an alliance that is coveted by England and by Austria.
But in the end the Prince of Baireuth is the preferred
suitor for the Princess's hand.

The intrigue as detailed by Gutzkow may, it is true, be
inferior to Scribe's " Le verre d'eau," in the finesse with
wmch the plot is woven and unravelled, but, on the other
hand, the Berlin Court of that age is depicted with such
rich humour, and at the same time with such historical
faithfulness, that it may rank with " Minna von Barnhelm,"
Lessing's great national masterpiece. The King's character
is particularly good, though perhaps somewhat softer and
milder than it stands out in history, but this is a natural
liberty allowed the poet. The most prominent feature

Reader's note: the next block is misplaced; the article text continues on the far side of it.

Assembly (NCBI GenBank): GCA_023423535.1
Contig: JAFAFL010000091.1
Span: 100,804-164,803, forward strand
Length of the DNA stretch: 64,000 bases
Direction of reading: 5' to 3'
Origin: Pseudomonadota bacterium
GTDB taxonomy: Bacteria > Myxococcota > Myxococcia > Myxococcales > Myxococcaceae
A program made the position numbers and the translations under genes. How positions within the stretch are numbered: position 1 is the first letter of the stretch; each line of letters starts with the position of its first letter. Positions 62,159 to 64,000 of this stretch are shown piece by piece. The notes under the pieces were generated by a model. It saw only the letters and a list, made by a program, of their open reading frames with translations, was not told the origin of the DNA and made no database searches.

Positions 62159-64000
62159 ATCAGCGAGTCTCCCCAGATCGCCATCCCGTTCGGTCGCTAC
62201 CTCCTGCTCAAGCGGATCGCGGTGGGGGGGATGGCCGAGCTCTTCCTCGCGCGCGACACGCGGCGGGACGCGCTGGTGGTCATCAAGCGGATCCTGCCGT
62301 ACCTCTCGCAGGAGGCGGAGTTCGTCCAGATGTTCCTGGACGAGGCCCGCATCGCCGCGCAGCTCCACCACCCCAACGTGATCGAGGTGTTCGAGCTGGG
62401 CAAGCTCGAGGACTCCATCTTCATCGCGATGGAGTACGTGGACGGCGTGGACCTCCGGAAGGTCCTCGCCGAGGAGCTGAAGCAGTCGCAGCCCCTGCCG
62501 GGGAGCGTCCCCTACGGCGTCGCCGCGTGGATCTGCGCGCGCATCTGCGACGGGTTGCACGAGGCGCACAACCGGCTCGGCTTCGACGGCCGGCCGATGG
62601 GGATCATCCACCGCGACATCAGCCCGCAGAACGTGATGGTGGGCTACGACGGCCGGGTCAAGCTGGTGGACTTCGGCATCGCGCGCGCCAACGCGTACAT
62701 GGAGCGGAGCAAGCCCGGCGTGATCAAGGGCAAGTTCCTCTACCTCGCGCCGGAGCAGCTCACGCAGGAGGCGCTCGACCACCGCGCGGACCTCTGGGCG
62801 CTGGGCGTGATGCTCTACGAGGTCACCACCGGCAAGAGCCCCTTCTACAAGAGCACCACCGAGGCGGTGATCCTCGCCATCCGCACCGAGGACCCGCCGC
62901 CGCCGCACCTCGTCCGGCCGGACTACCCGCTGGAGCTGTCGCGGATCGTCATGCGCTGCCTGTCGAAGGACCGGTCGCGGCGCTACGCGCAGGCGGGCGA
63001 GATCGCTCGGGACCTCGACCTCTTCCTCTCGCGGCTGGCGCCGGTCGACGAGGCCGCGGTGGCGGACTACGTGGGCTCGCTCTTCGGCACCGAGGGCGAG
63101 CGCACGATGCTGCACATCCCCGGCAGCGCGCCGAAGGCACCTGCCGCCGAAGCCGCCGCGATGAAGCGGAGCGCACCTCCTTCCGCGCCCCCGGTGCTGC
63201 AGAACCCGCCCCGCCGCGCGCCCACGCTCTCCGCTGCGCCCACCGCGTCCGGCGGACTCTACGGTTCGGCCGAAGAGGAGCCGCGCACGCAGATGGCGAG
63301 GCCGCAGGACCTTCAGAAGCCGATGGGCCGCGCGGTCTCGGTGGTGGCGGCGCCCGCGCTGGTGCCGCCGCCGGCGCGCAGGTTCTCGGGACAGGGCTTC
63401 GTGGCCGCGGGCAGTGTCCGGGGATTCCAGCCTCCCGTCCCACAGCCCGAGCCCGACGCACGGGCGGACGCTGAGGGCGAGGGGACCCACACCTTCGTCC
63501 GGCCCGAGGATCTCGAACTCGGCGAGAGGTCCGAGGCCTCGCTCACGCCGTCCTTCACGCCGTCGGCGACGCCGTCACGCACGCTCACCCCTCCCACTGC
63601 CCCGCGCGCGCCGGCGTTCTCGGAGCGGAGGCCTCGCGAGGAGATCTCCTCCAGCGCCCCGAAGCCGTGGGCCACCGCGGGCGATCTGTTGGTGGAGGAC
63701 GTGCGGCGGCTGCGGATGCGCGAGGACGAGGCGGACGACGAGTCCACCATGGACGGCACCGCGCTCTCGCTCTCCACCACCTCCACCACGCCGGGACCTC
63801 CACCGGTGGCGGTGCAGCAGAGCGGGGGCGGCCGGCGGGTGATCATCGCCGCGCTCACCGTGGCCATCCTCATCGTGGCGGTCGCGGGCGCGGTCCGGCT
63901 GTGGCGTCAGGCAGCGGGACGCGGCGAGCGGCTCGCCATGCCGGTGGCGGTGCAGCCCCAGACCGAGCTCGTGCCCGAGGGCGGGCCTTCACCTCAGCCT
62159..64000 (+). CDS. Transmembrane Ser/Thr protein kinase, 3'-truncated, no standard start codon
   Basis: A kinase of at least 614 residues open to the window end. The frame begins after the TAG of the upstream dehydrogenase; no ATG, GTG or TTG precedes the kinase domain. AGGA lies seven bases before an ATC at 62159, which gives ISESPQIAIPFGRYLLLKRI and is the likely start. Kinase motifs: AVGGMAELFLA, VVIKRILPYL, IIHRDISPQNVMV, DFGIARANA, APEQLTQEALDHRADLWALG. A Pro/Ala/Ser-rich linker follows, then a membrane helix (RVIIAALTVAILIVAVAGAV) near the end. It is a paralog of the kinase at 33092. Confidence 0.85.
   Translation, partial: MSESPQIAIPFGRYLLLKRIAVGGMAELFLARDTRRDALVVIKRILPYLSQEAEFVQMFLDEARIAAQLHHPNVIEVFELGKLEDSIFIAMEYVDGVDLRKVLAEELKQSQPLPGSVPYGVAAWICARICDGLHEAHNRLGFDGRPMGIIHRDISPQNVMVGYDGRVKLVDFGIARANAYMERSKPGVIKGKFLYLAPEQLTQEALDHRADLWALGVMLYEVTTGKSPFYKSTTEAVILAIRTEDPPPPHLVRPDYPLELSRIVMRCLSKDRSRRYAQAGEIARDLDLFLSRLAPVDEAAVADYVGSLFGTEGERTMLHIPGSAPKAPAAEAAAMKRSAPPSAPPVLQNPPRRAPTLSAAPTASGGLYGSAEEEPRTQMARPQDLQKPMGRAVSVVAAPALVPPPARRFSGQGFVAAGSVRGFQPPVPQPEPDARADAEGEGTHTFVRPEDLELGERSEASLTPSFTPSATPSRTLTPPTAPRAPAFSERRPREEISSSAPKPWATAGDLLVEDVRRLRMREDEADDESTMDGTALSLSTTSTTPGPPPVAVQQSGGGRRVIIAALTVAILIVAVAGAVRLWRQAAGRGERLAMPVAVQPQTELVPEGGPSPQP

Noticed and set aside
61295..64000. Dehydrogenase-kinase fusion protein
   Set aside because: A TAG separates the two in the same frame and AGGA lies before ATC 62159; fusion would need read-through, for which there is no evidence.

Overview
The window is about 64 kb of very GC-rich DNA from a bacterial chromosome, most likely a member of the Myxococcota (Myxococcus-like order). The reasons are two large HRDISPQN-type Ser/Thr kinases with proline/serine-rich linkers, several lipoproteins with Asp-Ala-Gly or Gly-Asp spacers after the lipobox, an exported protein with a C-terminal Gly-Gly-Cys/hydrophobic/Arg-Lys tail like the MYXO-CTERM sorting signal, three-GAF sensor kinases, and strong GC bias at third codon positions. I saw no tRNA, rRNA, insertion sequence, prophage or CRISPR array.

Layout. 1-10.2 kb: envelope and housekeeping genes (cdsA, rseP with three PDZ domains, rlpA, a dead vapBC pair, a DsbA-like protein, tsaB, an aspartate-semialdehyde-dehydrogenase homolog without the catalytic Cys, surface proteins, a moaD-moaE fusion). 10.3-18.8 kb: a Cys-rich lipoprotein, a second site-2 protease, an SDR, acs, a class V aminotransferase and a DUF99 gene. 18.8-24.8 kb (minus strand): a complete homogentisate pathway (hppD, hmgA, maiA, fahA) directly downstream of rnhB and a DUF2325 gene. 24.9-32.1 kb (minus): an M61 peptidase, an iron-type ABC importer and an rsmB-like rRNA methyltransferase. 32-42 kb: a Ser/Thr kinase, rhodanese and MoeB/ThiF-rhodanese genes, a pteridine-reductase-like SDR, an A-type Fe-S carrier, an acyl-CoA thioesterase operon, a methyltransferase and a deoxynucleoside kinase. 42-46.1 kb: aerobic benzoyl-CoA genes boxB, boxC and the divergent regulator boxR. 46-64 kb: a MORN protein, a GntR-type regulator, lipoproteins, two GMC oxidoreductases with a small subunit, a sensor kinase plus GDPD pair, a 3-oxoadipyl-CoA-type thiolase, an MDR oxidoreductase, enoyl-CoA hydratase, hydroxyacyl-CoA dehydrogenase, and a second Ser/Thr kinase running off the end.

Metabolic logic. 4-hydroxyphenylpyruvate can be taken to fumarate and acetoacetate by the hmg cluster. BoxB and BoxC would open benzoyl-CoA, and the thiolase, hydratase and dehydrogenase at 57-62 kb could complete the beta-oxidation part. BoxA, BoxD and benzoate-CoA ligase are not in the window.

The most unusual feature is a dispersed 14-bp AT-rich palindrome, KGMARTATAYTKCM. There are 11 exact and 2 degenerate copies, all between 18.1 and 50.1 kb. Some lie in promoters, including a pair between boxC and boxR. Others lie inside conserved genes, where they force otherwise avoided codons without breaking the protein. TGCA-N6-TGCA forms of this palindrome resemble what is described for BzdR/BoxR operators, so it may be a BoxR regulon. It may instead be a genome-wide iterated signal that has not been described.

is the scene in the Tabaks-Kollegium, his world-known
tabagie, in which history and comic fiction are happily
blended and illustrated. The Prince of Baireuth's speech
is an admirable combination of the facts of history with the
fantastic intrigues of comedy. A proud monarchy and a
Court regulated on the most economical principles form a
most effective contrast, and serve as a background of
alternate light and shade for the humorous characters of
the play.



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ARGUMENT TO ACT I.

The Hereditary Prince of Baireuth, who is sent to
Berlin by the Crown Prince of Prussia , to inquire into
the supposed seclusion in which his mother, the Queen,
and his sister Wilhelmina are held by the eccentric King,
succeeds in persuading the lovely Princess to receive secretly
a French master recommended to her by her brother. The
Prince has fallen in love with the Princess whose portrait
he had seen at Rheinsberg, the residence of the Crown Prince,
and is sorely disappointed and almost in despair when the
Queen confides in him her secret wish to see the Princess
wedded to the Prince of Wales. Eversmann, the King's con-
fidential valet de chambre and agent informs him that his
Majesty sent for him and intends despatching him to the